FALMOUTH — The Town Council delayed a vote Monday on the library space needs resolution after a consultant’s final report came in late on Oct. 22, after the council agenda was published.
The report by consultant Nolan Lushington presented a recommended range of net usable space to add, from 13,000 square feet to 15,300 square feet, for the Falmouth Memorial Library to maintain its functionality.
Lushington indicated in the addendum to his final report that the high end of his recommendation reflects “a longer 20-year period of growth” as well as the “intense usage of the library by Falmouth residents …, ” where the initial report reflected only a five-year space needs projection.
The building now occupies 10,800 square feet, with nearly 6,500 square feet of usable area, according to the report.
“We were expecting something that would be a little simpler, but it didn’t turn out that way,” Town Manager Nathan Poore said.
A draft of the report was provided to the council and library board of trustees during a public meeting at the library on Oct. 18, where Lushington presented his findings on the library’s space needs and recommended the expansion.
During that meeting, Councilor Bonny Rodden asked that Lushington ignore the political and economic climate in Falmouth and make a recommendation for a space that takes into consideration the library’s popularity.
In the final version of the report, Lushington indicated that the high end of his recommendation ignores “potential changes in the future use of libraries beyond five years.”
Lushington did not weigh in on whether the library should move to the soon-to-be vacant Lunt School building, which was the recommendation made by the Community Facilities Planning Committee.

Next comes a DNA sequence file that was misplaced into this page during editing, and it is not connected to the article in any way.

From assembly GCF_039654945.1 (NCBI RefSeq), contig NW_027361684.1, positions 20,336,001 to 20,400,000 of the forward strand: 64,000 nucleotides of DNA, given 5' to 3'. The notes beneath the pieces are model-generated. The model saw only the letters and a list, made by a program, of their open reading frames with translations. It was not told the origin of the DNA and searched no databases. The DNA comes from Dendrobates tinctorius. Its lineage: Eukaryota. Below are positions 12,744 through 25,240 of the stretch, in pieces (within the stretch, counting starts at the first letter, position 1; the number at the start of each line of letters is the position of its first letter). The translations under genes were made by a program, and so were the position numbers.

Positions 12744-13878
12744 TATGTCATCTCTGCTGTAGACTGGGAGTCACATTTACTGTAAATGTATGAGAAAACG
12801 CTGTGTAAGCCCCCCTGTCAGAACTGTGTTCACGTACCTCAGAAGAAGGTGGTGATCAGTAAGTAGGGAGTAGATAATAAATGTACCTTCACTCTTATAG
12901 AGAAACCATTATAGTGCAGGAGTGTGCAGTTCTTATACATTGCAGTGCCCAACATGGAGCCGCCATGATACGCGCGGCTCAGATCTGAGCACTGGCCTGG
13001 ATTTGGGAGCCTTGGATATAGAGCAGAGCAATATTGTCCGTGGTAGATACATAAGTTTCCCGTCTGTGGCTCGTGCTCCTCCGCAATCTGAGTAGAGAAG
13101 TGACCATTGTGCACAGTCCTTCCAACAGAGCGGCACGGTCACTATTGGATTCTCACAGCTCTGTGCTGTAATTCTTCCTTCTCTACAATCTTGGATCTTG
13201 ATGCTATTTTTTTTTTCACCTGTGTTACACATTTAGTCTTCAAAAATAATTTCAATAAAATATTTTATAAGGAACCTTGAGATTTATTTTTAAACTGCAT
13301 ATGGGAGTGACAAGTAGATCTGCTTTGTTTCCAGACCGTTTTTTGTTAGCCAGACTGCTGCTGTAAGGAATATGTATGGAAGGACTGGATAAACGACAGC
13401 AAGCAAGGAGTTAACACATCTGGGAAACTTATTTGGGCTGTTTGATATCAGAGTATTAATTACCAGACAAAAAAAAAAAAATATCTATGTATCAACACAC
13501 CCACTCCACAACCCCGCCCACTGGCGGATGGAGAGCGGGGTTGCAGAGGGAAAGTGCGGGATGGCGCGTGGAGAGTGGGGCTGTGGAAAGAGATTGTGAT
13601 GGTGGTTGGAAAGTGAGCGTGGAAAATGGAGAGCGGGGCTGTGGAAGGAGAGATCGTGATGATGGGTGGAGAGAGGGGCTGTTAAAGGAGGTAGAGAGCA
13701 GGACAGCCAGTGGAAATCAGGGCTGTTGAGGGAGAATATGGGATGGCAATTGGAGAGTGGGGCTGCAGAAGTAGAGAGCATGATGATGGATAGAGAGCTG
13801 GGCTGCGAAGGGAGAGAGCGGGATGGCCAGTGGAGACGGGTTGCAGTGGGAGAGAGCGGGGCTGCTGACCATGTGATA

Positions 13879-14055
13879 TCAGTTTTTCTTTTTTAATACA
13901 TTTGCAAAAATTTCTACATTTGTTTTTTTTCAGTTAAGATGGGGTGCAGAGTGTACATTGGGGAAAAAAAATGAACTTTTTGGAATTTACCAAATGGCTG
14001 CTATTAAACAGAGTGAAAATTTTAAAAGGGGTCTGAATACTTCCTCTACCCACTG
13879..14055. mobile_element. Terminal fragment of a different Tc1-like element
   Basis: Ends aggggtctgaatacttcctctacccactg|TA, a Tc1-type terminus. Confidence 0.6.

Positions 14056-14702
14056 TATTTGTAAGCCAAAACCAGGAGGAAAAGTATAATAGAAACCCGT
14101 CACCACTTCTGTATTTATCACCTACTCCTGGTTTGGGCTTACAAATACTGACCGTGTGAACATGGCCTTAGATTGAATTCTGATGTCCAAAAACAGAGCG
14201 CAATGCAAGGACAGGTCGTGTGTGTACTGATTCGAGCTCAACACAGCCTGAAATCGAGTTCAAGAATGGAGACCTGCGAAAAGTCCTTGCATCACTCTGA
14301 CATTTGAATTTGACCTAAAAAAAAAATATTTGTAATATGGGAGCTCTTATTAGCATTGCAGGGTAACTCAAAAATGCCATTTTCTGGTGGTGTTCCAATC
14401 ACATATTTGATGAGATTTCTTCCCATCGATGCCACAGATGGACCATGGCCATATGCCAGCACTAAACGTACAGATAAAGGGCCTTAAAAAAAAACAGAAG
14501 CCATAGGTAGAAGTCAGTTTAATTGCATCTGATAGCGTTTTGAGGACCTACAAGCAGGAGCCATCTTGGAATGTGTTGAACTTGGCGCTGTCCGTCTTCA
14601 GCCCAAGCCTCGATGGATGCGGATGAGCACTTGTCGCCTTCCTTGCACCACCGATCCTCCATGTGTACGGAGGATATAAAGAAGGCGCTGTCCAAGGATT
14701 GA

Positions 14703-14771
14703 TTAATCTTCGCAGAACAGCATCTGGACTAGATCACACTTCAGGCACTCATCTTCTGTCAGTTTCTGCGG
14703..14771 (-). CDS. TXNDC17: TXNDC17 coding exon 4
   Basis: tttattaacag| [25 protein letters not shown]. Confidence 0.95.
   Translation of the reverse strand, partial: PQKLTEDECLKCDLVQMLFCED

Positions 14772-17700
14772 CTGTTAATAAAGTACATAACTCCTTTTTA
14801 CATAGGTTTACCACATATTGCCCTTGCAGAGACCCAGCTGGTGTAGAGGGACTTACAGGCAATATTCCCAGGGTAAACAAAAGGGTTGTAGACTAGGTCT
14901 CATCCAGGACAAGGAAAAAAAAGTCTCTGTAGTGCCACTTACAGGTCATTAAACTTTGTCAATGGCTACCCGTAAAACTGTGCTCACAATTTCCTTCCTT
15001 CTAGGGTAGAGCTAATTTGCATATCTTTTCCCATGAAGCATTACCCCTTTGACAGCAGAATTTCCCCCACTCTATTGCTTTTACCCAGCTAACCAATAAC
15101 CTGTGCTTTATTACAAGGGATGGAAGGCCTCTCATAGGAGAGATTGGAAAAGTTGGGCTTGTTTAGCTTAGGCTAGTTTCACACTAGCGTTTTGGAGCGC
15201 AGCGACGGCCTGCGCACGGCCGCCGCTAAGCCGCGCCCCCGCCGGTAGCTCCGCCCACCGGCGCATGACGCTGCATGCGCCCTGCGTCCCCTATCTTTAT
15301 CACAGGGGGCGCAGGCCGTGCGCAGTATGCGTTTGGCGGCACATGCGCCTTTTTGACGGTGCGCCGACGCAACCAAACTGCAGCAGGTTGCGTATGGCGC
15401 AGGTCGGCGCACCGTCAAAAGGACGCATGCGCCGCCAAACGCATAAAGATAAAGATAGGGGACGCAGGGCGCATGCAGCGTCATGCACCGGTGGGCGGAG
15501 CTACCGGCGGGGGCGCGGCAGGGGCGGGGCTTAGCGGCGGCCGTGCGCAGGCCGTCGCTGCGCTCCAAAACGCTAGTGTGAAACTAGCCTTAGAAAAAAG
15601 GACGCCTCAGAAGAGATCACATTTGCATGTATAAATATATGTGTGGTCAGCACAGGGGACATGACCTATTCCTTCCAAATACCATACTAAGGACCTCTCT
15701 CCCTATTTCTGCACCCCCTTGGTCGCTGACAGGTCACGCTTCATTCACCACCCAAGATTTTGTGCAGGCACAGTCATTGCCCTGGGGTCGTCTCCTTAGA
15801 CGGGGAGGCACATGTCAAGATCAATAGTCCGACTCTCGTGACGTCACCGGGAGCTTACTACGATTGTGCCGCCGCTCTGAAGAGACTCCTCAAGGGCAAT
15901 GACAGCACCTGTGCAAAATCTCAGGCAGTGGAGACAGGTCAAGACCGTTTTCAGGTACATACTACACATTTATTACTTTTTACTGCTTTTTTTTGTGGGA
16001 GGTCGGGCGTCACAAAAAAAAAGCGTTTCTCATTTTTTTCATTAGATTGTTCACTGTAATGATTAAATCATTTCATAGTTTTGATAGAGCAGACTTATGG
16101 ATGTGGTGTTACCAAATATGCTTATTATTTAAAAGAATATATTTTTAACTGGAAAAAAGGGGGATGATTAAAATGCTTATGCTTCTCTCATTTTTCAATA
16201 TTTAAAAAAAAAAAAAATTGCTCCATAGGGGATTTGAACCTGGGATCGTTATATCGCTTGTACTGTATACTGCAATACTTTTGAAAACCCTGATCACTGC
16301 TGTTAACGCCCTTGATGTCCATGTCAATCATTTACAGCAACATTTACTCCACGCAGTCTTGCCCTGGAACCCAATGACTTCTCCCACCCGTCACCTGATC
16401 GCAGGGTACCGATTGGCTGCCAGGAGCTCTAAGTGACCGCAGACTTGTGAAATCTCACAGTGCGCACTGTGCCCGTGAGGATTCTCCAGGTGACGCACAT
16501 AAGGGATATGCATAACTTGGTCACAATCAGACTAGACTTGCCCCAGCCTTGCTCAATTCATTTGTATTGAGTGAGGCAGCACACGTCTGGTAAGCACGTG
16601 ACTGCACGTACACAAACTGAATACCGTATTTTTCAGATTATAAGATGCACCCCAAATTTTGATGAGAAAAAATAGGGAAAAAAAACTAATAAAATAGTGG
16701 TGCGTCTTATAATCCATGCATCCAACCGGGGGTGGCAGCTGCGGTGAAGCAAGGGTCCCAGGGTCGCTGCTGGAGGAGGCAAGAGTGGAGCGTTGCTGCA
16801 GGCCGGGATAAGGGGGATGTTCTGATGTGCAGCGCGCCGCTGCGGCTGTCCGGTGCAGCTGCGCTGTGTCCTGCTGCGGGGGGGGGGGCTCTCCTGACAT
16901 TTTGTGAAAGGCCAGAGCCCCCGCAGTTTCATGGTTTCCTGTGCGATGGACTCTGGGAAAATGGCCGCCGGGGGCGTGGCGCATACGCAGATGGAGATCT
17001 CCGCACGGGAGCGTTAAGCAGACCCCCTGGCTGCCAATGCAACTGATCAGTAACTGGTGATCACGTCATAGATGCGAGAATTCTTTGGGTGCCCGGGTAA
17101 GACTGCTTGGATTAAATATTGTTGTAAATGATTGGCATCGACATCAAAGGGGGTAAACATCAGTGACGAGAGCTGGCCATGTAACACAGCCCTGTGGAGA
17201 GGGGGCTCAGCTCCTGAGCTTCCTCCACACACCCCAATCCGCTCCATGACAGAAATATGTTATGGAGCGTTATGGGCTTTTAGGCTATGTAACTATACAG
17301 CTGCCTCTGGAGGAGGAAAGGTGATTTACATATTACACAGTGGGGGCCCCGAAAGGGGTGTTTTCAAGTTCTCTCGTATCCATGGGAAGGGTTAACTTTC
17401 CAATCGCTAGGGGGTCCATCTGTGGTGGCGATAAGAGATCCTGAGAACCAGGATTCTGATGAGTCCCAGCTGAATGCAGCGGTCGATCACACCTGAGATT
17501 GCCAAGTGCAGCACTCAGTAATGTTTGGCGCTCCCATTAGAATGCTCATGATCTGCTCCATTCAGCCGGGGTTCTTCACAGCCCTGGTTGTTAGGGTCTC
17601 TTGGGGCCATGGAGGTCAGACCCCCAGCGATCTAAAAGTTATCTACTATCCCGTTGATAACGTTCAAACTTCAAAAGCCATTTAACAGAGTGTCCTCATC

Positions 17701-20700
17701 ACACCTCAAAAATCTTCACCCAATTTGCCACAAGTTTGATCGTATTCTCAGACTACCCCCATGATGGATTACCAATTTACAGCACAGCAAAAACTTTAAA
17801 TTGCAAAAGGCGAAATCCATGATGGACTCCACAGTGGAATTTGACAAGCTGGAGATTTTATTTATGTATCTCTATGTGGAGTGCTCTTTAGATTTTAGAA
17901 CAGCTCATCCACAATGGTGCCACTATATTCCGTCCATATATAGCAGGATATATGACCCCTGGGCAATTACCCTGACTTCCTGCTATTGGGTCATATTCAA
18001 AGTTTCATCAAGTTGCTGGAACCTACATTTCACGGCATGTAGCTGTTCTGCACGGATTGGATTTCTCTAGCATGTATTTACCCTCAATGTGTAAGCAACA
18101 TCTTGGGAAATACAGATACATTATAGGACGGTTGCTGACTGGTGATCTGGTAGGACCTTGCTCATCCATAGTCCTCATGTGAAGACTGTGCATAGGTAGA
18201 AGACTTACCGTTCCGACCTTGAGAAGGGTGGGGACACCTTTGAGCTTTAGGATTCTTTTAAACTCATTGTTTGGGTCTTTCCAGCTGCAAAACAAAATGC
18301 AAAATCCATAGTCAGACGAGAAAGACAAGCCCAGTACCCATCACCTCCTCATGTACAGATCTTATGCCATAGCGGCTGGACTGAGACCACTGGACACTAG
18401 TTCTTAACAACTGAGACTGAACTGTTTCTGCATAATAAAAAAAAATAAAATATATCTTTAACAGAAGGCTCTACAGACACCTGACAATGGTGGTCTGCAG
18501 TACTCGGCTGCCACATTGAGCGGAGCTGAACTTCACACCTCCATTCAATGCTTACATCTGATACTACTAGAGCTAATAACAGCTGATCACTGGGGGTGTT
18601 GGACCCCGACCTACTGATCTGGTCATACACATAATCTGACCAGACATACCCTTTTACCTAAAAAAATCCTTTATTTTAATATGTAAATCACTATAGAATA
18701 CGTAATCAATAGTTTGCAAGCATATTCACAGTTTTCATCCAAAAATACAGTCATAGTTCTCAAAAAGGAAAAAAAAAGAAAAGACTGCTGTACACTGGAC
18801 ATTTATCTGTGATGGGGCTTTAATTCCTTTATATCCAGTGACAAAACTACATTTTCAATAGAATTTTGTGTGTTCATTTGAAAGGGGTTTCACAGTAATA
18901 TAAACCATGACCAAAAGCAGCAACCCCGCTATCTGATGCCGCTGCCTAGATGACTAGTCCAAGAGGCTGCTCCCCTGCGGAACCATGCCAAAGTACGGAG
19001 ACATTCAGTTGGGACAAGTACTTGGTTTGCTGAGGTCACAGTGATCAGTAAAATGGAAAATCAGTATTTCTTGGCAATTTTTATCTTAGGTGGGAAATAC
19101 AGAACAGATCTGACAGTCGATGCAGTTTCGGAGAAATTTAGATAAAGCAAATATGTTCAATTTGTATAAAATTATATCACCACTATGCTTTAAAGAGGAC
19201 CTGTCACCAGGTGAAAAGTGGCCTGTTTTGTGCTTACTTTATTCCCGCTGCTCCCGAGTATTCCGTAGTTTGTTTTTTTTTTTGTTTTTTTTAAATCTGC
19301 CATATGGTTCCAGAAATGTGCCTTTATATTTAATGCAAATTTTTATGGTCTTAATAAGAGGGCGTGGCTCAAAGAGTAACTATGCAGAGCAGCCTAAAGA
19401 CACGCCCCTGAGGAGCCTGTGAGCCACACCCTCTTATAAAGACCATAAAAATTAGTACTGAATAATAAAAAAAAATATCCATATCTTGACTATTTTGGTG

Some councilors and residents, including the citizen group Falmouth Citizens for Sound Choices, have opposed the proposed move as needlessly expensive when the library could be expanded at its existing site or not at all.
On Monday, several citizens asked for more clarity in the process and the opportunity to ask councilors and trustees questions about the process.
“It’s really important, if you want the public to participate, you have to be clear in what you’re doing and when you’re doing it,” said Marna Miller, who added that she has been trying to follow the council’s process, but was struggling to figure out when and where she could express her views.
Others, including Bob Hunt, Amy Winton and Alex Agnew, also expressed frustration with the level of public participation in the council’s process.
“Please tell me A to Z, page and verse, exactly what is going to happen from council’s point of view in regards to library space needs,” Hunt said.
Councilors postponed the resolution until after the library board can meet, which library representatives said could be in time for the Nov. 8 council meeting. The council will take public comment on the library report at that meeting and the resolution will be posted online the Thursday before the meeting.
Councilors also reached a consensus that ground rules drafted by town staff for discussion of the town center issue are unnecessary.
“Just because things get heated and people get mad,” Councilor Cathy Breen said, “doesn’t mean we’re all going to fall apart, that suddenly we don’t function anymore.”
In other business, the council also heard from Open Space Ombudsman Bob Shafto, who reiterated the town’s previously approved priorities of putting aside open space for wildlife and recreational use.
Shafto said the town had more than 2,100 acres of protected land, owned by private citizens, the state, the land trust and the town.
He also presented several opportunities for the future, including protecting property along the East Branch corridor, creating a canoe trail and protecting 57 vernal pools.
Emily Parkhurst can be reached at 781-3661 ext. 125 or firstname.lastname@example.org